San Diego Unified, the second-largest school district in California with more than 125,000 students, released details Thursday about its four-phase reopening plan.
"We know behind every student, behind every educator eager to return to the classroom, there is a family worried about the safety of their loved ones," Superintendent Cindy Marten said in a statement released on Thursday. "That is why our reopening plans are centered on the health, safety and well-being of our students, staff and families."
Last week, appointment-based in-person instruction began on elementary school campuses for "students with the greatest needs," as the district described them, under Phase 1 of SDUSD's reopening plan.
Most parents in the district, of course, are wondering about when Phase 2 starts, since virtually all students will, to some degree, be returning to classrooms.
“It’s a smokescreen, a sense of, look at what we’re doing, but we don’t have any intention to actually implement it," said parent Leslie Hofmeister.
She said details still need to be worked out with the teacher’s union and she wonders if the district can meet the metrics UCSD scientists have set for San Diego Unified schools to reopen.
“These impossible metrics for whatever reason San Diego Unified must follow, while no one else has to be held to these standards,” she said.
In a voicemail sent to parents on Wednesday, Marten said the district planned to announce a tentative start date for Phase Two next week.
Parent Dawniel Stewart said, “I don’t think it’s a smokescreen, I think what they’re doing is working with the experts in this area in order to determine when and how to reopen, and you can’t do that haphazardly.”
Stewart said like everyone else she wants children back in school, but she said testing and tracing need to be in place. She appreciates the district working on a safe plan, and said, “I trust the district is working to be ready.”
Under Phase 2, students from kindergarten through fifth grade would return to campus four days per week, Mondays through Thursdays, either in a morning session or an afternoon session. Fridays would be set aside for online check-ins and "independent asynchronous learning."
Webster's dictionary defines "asynchronous" as "digital communication in which there is no timing requirement for transmission and in which the start of each character is individually signaled by the transmitting device." So, essentially, it would be classtime on demand.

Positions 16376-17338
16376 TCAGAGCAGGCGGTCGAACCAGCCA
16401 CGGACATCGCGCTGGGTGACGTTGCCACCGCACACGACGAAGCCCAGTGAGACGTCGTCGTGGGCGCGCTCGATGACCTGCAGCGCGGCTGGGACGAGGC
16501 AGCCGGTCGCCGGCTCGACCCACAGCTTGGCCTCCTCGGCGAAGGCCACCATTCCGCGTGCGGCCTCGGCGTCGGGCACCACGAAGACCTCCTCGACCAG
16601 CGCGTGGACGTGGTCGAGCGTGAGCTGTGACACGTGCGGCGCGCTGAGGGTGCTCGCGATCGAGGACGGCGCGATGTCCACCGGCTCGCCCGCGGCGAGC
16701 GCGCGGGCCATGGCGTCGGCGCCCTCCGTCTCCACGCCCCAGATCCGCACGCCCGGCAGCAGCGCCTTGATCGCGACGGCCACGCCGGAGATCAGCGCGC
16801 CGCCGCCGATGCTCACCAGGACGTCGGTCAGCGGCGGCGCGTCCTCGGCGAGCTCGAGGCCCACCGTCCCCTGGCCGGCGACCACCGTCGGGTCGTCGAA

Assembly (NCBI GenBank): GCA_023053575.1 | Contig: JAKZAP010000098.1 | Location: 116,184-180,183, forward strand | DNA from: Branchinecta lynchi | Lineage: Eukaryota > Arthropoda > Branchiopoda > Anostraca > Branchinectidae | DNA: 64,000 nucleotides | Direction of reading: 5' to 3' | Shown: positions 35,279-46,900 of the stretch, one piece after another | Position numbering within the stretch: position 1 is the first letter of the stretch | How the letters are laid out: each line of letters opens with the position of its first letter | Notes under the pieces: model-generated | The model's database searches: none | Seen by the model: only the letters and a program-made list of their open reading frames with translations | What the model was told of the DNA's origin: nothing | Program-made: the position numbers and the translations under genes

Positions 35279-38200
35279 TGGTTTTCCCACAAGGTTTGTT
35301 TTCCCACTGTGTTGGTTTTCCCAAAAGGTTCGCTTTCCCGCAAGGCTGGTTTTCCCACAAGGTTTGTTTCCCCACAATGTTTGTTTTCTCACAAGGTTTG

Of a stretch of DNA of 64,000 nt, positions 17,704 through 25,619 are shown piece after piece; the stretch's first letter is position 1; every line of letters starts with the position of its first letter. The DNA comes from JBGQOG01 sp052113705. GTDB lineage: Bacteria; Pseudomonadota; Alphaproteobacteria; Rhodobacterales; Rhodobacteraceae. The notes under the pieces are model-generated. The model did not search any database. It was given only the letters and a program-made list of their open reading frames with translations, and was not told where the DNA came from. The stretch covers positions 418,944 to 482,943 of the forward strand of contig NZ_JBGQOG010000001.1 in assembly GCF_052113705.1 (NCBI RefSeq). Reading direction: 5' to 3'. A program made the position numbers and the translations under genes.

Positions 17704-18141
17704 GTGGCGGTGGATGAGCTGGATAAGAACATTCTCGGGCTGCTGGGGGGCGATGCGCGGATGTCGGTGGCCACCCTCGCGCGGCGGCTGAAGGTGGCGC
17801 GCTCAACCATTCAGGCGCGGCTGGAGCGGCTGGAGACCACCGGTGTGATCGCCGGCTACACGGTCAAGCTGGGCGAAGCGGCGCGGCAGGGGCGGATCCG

To help with social distancing and limiting contact-exposure, morning students would sit at every other desk, which would be separated by Plexiglas panels. Then, in the afternoon, children would sit in the desks that were empty in the mornings.
"San Diego Unified’s reopening plans include strict measures that are designed to prevent the spread of COVID-19 in our schools and to our community,” district physician Dr. Howard Taras, who is associated with UCSD's Department of Pediatrics, said in Thursday's statement. “We continue to rely on the expertise and collaboration of my UCSD colleagues and public health officials.”
Older students, in 6th grade through 12th grade, would return to campus in Phase 2 for two days per week, with half of them attending in person on Mondays and Tuesdays, and the other half on Wednesdays and Thursdays. Students would attend six hours a day of on-site instruction and two hours of flex time. Fridays would be set aside for online learning for older students as well.
There is no projected date for students and educators to move onto Phase 3 of the district's plan, since it will, in all likelihood, depend upon the success of Phase 2 and, of course, current pandemic conditions.
When Phase 3 begins, though, elementary-schoolers will be on campus four full days a week, with Fridays set side for online and independent asynchronous learning. Secondary students would be in class four days a week, according to a fact sheet distributed by the district, with Fridays set aside for online learning.
Phase 4, when it arrives, will look like school did pre-pandemic -- other than any social distancing -- with full on-campus instruction by on-site teachers.
So what's the next step for San Diego families?
"All families will complete the Enrollment Form, prior to attending onsite Learning," the fact sheet stated. "Families will also receive a copy of the Student Family Guide. Families will continue to provide verification of student health screening upon arrival to the site, following most current health and safety guidelines."